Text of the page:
Home > Research > Publications & Outputs > J-PLUS

Associated organisational unit

Electronic data

  • 2109.11600v1

    Accepted author manuscript, 2.12 MB, PDF document

    Available under license: CC BY-NC: Creative Commons Attribution-NonCommercial 4.0 International License

Keywords

View graph of relations

J-PLUS: Searching for very metal-poor star candidates using the SPEEM pipeline

Research output: Contribution to journalJournal articlepeer-review

Forthcoming
  • Carlos Andrés Galarza
  • Simone Daflon
  • Vinicius M. Placco
  • Carlos Allende-Prieto
  • Marcelo Borges Fernandes
  • Haibo Yuan
  • Carlos López-Sanjuan
  • Young Sun Lee
  • Enrique Solano
  • F. Jiménez-Esteban
  • Alvaro Alvarez Candal
  • Claudio B. Pereira
  • Stavros Akras
  • Eduardo Martín
  • Yolanda Jiménez Teja
  • Javier Cenarro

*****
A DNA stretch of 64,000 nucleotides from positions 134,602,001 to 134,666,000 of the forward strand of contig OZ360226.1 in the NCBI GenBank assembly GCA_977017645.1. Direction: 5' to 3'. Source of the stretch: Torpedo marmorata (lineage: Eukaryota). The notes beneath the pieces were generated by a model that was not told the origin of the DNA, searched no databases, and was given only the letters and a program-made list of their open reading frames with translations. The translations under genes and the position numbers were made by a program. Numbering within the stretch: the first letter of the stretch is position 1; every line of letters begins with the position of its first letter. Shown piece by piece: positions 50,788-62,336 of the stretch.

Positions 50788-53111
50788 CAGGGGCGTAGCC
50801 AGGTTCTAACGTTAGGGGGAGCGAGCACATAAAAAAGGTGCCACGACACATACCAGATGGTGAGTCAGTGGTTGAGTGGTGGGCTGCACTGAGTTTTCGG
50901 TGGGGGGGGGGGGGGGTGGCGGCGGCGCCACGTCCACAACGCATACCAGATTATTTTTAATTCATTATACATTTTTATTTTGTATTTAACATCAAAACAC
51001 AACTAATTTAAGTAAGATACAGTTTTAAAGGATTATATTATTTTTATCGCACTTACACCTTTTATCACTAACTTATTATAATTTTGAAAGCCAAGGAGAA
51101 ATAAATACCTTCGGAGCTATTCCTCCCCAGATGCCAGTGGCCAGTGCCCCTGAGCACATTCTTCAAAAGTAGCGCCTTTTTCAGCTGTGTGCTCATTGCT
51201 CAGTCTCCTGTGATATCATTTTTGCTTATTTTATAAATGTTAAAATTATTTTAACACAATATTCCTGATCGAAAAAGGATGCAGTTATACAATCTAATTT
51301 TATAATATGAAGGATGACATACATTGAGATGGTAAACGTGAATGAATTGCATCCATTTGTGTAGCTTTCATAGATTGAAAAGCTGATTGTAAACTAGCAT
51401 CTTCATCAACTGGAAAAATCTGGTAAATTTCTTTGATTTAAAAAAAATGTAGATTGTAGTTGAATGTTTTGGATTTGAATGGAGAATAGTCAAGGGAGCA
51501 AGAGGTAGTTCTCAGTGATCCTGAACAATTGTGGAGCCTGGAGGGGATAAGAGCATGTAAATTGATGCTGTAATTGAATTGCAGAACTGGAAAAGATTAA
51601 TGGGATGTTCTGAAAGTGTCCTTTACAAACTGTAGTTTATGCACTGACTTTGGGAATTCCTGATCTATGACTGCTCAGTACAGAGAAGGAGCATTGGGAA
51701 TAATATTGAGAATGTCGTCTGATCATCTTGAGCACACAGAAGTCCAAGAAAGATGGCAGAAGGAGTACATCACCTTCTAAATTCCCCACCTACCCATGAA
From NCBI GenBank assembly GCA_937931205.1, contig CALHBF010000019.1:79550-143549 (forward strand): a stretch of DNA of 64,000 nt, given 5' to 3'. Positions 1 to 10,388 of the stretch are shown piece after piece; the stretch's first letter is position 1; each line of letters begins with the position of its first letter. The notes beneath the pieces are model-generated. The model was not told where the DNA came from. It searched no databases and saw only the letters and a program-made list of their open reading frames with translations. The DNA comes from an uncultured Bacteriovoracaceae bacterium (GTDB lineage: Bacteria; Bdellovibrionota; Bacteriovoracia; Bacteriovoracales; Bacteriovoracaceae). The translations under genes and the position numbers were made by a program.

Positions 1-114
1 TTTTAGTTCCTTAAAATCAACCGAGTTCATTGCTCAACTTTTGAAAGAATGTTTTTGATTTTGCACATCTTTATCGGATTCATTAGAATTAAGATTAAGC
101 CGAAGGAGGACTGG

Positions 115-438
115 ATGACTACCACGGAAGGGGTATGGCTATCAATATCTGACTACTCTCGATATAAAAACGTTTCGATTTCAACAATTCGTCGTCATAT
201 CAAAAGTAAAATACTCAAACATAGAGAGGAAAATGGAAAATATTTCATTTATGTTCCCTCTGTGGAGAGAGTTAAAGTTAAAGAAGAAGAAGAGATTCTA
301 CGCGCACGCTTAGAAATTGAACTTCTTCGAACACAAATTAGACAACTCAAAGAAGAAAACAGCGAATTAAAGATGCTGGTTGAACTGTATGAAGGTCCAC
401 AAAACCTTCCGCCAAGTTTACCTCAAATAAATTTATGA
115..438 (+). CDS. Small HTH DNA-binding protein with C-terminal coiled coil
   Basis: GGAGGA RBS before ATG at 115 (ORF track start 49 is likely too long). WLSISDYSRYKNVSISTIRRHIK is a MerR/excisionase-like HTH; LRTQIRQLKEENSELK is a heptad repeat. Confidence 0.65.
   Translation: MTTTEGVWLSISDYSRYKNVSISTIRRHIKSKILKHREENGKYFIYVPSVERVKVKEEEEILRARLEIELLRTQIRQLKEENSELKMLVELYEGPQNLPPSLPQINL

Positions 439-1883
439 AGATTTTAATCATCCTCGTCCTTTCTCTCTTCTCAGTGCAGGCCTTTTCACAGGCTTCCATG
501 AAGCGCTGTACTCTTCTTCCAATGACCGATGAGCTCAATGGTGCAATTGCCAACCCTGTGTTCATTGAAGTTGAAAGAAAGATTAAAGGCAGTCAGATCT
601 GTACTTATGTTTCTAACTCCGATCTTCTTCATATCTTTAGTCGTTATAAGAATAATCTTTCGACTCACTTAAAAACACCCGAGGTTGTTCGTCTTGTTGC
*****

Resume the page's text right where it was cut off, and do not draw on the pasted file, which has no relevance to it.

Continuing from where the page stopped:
• David Cristóbal-Hornillos
  • Carlos Hernández-Monteagudo
  • Antonio Marín-Franch
  • Mariano Moles
  • Jesús Varela
  • Héctor Vázquez Ramió
  • Jailson Alcaniz
  • Renato Dupke
  • Alessandro Ederoclite
  • Laerte Sodré Jr
  • Raul E. Angulo
Close
<mark>Journal publication date</mark>23/09/2021
<mark>Journal</mark>Astronomy and Astrophysics
Publication StatusAccepted/In press
<mark>Original language</mark>English

Abstract

We explore the stellar content of the Javalambre Photometric Local Universe Survey (J-PLUS) Data Release 2 and show its potential to identify low-metallicity stars using the Stellar Parameters Estimation based on Ensemble Methods (SPEEM) pipeline. SPEEM is a tool to provide determinations of atmospheric parameters for stars and separate stellar sources from quasars, using the unique J-PLUS photometric system. The adoption of adequate selection criteria allows the identification of metal-poor star candidates suitable for spectroscopic follow-up. SPEEM consists of a series of machine learning models which uses a training sample observed by both J-PLUS and the SEGUE spectroscopic survey. The training sample has temperatures Teff between 4\,800 K and 9\,000 K; $\log g$ between 1.0 and 4.5, and $-3.1